Having evidence that MSUT2 is expressed in the human brain, we sought to explore its expression in AD and any relationship with neurodegenerative changes. We analyzed total protein in samples of age-matched human temporal cortex by immunoblotting to compare MSUT2 levels between AD and control brain tissue. The temporal cortex was chosen for analysis because it is a brain region known to be profoundly impacted by neurodegenerative changes and tau pathology in AD. We see that each sample has similar levels of total MSUT2 protein; however, there is a marked difference in the amount of the prominent ~76 kDa band corresponding to full-length MSUT2 in the AD samples when compared with the control samples (Fig. 4A). Densitometry analyses of the major MSUT2-specific bands demonstrate a ~2-fold decrease of MSUT2 relative to actin in AD specimens when compared with normal control specimens (Fig. 2B). This difference in MSUT2 levels between AD and control temporal cortex samples is statistically significant (P = 0.0088, paired students t-test). Thus, MSUT2 protein is depleted in the AD temporal cortex relative to normal controls. Since we observed that MSUT2 changes in tau pathology affected brain regions, we wanted to see if MSUT2 was subject to expression changes in brain regions relatively spared from tau pathology in AD. Thus, we examined MSUT2 levels in post-mortem cerebellum samples taken from AD cases and age-matched controls. We observe low MSUT2 levels in cerebellum regardless of disease state and no change in MSUT2 levels between cerebellum samples from AD cases and controls (Supplementary Material, Fig. S5E).
To investigate the relationship between MSUT-2 expression and neurodegenerative changes in AD, we conducted MSUT2 immunostaining on sections of post-mortem human brain tissue. We stained fixed, paraffin-embedded medial temporal lobe (MTL) sections from post-mortem non-demented control and AD brains with MSUT2 antibodies. These sections included hippocampal formation, parahippocampal and inferior temporal gyrus. We chose to examine the MTL because this is a site of profound and early AD-related neurodegenerative changes with robust tau pathology and it includes the temporal cortex, which was sampled for immunoblotting analysis above. Furthermore, MTL also plays an important role in memory encoding (17). Immunostaining with MSUT2-specific antibodies used for immunoblotting revealed a pronounced lack of MSUT2 staining in neuronal nuclei of AD cases relative to controls (Fig. 5A and B). However, MSUT2 immunostaining of ependymal cells from the same MTL sections was essentially identical in cases and controls (Fig. 5C and D). Thus, MSUT2 protein appears to be specifically depleted from neurons but not other cells in AD relative to controls. As was observed for staining in cultured cells (Fig. 2), MSUT2 appears to localize to nuclear speckles in human brain neurons (Fig. 5 and Supplementary Material, Fig. S4C). To demonstrate specificity of staining, we conducted immune-absorption studies. Pre-absorption of MSUT2 antibody with recombinant MSUT2 protein prior to immunostaining eliminates the nuclear staining in both neurons and ependymal cells shown above, demonstrating the specificity of the MSUT2 antibody preparation (Supplementary Material, Fig. S4). To examine the expression of MSUT2 in a brain region spared from tau pathology, we immunostained cerebellum sections for MSUT2. We observe only weak MSUT2 staining in neuronal nuclei of the cerebellum from both AD cases and controls with no obvious change in staining related to disease (Supplementary Material, Fig. S5A and B). Furthermore, prominent and specific immunostaining of cerebellar ependymal cells, in the same sections, is clearly consistent with the strong immunostaining of the ependyma from other brain regions and indicates that in contrast to cortical neurons, cerebellar neurons have innately low levels of MSUT2 (Supplementary Material, Fig. S5C and D).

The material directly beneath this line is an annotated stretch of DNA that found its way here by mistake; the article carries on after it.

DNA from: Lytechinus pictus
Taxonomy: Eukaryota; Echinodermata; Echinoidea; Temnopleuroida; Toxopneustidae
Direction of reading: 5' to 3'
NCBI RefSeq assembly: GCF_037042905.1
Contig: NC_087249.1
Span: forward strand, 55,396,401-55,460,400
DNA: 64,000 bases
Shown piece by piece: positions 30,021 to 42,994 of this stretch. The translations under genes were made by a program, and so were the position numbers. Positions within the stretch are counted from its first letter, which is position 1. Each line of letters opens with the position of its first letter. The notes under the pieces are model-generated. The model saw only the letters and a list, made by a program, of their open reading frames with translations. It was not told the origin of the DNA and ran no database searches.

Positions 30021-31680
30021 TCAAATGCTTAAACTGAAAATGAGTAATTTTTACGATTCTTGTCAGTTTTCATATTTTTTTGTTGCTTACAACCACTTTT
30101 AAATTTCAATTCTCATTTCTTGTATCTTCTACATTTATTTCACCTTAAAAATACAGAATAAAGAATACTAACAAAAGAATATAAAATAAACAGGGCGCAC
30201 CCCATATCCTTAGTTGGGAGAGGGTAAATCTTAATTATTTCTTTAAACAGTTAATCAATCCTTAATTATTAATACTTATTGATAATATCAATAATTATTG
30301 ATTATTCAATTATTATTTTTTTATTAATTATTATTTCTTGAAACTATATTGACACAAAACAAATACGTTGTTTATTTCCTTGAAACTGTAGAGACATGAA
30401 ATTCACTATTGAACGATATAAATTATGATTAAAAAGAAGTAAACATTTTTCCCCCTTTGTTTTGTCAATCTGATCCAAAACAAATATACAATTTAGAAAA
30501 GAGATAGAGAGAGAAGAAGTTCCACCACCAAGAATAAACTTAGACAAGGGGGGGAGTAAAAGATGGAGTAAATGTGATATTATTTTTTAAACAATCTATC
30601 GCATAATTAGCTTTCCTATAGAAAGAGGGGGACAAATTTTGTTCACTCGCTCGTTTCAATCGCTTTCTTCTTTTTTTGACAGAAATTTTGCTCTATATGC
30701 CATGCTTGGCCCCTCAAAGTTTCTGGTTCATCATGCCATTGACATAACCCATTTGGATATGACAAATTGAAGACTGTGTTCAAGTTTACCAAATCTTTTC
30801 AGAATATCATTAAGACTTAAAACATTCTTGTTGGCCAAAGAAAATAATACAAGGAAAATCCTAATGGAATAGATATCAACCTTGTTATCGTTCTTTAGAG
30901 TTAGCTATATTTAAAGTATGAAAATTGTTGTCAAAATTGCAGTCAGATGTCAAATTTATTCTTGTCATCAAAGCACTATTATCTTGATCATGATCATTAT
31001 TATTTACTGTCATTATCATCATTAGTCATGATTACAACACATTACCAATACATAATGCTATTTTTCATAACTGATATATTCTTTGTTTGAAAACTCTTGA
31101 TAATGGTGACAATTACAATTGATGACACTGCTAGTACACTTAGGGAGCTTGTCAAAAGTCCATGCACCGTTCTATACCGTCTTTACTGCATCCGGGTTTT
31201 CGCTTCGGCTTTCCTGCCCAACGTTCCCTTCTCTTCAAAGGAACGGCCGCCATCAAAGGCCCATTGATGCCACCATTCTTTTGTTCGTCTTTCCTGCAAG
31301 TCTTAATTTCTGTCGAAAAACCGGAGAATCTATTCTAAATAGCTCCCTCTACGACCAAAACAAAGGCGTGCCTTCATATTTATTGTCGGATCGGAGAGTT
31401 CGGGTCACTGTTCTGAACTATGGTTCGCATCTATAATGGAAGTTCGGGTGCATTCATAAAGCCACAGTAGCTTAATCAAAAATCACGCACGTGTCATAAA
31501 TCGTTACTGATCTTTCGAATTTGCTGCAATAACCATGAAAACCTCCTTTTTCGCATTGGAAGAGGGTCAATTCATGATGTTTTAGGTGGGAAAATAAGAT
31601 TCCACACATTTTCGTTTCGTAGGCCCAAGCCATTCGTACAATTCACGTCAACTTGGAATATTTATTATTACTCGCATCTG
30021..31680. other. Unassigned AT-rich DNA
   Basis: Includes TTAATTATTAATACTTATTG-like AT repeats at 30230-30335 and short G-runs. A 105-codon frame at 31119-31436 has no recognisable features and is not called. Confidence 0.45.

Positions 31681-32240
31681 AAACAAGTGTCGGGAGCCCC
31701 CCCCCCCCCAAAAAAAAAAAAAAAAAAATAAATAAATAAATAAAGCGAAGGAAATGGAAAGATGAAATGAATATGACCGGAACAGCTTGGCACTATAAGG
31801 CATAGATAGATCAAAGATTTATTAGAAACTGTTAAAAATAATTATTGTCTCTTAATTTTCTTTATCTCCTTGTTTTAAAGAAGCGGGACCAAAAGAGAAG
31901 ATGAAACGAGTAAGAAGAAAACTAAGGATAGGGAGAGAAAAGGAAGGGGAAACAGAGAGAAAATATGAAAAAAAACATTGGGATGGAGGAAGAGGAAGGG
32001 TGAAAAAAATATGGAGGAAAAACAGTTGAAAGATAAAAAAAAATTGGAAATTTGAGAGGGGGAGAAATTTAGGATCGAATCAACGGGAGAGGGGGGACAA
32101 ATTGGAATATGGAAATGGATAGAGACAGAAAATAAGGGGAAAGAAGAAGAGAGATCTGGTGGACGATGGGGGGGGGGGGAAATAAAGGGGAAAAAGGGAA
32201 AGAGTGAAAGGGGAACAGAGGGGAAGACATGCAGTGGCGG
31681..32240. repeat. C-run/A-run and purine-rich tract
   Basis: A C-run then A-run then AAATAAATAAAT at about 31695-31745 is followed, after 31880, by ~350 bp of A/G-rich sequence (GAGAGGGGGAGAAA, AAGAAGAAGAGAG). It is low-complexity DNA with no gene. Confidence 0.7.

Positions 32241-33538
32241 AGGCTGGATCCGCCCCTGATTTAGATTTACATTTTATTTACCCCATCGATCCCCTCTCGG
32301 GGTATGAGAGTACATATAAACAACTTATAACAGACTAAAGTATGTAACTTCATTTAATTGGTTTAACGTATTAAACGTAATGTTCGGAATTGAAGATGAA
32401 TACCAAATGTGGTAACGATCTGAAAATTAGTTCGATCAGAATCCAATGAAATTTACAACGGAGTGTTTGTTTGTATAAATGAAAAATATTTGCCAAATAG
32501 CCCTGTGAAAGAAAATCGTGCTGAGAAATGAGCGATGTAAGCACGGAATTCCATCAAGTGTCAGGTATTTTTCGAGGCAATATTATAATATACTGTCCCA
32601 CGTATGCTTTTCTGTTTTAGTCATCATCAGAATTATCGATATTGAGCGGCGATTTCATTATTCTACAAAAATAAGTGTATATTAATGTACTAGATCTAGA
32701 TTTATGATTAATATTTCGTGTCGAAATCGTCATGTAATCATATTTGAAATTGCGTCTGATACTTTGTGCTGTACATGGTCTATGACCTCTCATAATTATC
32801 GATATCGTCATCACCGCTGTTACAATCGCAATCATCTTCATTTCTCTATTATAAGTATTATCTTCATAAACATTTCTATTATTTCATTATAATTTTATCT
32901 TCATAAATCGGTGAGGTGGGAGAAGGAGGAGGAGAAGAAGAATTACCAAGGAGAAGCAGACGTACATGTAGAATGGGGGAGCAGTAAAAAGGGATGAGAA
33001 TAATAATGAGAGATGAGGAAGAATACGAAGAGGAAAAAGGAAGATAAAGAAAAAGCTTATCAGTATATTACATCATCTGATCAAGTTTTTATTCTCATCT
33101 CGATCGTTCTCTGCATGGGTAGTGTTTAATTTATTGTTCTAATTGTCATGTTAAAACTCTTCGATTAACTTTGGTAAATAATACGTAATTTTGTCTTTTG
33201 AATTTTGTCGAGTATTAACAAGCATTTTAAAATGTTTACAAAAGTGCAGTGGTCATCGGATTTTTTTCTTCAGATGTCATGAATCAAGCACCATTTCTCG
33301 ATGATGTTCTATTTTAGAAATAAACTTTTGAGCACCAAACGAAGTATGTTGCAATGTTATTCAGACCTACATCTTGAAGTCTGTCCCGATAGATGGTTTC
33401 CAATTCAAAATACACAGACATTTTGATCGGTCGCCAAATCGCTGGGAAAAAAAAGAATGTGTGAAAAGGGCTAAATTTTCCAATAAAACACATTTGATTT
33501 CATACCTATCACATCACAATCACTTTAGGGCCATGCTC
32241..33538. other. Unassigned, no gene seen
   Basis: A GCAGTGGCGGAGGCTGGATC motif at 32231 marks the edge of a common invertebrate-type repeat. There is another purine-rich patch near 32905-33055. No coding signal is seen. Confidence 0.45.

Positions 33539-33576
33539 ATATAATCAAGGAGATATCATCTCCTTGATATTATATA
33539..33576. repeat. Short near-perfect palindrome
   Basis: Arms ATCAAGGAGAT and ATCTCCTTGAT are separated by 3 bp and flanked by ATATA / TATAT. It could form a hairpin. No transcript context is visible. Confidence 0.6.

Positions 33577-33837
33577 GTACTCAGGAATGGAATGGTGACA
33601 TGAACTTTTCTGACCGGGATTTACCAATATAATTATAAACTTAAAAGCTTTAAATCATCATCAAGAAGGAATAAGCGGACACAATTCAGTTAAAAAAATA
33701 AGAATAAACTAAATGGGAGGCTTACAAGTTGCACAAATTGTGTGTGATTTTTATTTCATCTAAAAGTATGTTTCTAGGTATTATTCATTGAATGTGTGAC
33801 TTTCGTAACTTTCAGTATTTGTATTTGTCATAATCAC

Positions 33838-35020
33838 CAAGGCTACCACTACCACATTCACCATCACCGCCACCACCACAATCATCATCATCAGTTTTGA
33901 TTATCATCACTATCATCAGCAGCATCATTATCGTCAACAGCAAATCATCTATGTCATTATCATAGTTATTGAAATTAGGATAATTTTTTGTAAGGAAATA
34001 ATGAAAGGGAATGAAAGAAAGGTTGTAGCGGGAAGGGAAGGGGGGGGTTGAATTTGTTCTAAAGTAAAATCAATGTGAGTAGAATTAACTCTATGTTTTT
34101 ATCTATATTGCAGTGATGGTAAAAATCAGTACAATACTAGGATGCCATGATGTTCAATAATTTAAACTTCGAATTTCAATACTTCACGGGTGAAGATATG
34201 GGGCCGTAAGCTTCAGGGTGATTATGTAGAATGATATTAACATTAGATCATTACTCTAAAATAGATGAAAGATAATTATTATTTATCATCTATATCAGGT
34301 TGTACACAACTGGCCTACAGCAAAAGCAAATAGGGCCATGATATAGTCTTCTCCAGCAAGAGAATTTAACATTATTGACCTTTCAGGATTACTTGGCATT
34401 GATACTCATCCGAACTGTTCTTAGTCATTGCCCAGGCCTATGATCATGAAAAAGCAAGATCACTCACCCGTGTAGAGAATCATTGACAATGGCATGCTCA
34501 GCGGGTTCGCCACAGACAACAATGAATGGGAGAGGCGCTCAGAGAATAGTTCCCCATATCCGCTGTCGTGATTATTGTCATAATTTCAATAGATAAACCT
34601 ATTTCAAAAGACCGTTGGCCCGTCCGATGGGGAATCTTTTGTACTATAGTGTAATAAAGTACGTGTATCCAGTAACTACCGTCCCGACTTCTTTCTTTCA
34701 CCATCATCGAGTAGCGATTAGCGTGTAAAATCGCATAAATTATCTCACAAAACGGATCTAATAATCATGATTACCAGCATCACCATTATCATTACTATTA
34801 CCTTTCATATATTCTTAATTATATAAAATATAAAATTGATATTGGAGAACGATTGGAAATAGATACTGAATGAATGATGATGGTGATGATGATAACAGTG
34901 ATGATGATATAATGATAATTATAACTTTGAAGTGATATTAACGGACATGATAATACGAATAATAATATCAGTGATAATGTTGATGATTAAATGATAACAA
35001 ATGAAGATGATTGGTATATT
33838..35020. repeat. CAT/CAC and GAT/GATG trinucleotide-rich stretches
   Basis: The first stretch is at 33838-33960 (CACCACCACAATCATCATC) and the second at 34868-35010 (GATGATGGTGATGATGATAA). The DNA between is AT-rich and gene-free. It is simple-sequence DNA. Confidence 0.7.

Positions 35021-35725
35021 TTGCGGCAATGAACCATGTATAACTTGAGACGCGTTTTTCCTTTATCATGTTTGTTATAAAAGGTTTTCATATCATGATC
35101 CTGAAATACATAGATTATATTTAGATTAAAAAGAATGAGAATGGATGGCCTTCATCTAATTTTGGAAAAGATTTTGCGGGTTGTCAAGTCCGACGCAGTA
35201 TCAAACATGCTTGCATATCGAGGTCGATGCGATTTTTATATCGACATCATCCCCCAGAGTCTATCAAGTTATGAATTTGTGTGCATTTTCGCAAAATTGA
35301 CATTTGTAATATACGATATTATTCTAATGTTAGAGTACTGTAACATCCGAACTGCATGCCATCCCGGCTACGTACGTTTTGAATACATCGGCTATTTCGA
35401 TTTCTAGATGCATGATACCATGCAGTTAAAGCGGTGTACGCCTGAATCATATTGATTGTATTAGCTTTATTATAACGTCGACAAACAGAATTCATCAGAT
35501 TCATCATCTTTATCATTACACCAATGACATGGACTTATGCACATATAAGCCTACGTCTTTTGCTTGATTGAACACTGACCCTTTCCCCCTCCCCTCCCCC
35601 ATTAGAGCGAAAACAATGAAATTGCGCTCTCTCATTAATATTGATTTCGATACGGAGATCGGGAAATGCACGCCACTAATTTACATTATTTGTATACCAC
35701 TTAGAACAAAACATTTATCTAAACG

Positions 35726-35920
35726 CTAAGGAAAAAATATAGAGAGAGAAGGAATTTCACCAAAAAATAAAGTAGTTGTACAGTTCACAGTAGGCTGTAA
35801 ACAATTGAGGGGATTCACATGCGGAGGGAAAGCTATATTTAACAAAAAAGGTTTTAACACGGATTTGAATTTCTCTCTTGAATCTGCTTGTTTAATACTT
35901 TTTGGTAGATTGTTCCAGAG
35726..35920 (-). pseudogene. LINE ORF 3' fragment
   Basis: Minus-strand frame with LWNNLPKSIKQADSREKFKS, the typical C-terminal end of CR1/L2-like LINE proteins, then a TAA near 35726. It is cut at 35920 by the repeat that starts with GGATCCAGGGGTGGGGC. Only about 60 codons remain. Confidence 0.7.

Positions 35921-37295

As shown in Figure 1D, SUT-2 plays a role in tau aggregation in C. elegans. Furthermore, MSUT2 binds to HOOK2 (12), a protein previously implicated in aggresome formation (18). To examine the role of human MSUT2 in tau aggresome formation, we utilized the HEK/tau cellular model where overexpressed wild-type human tau aggregates and then becomes recruited to aggresomes in response to proteasome inhibition (19). In order to evaluate the involvement of MUT2 in tau aggregation in human cells, we knocked down MSUT2 in the context of the HEK/tau model for aggresome formation and analyzed tau solubility. We conducted a sequential extraction of tau protein using buffers of increasing solubilizing strength as described previously (20). We observe that MSUT2 knockdown does not dramatically alter the total levels of soluble tau fractions, but does clearly decrease detergent-insoluble tau species in cells with aggresomes and to a lesser extent in cells without aggresome induction (Fig. 6A). However, in cells treated with a combination of MSUT2 RNAi and PSI, there is little change in bulk tau suggesting MSUT2 influences only insoluble tau species. We do notice a modest reduction in detergent-insoluble tau in PSI-treated cells when compared with untreated cells, possibly due to increased autophagic activity which is known to be stimulated by proteasome inhibition (21). Regardless, the decreased detergent-insoluble tau in HEK/tau cells under MSUT2 small interfering RNA (siRNA) treatment is consistent with increased SUT-2 levels exacerbating tau neurotoxicity in worms (Fig. 1).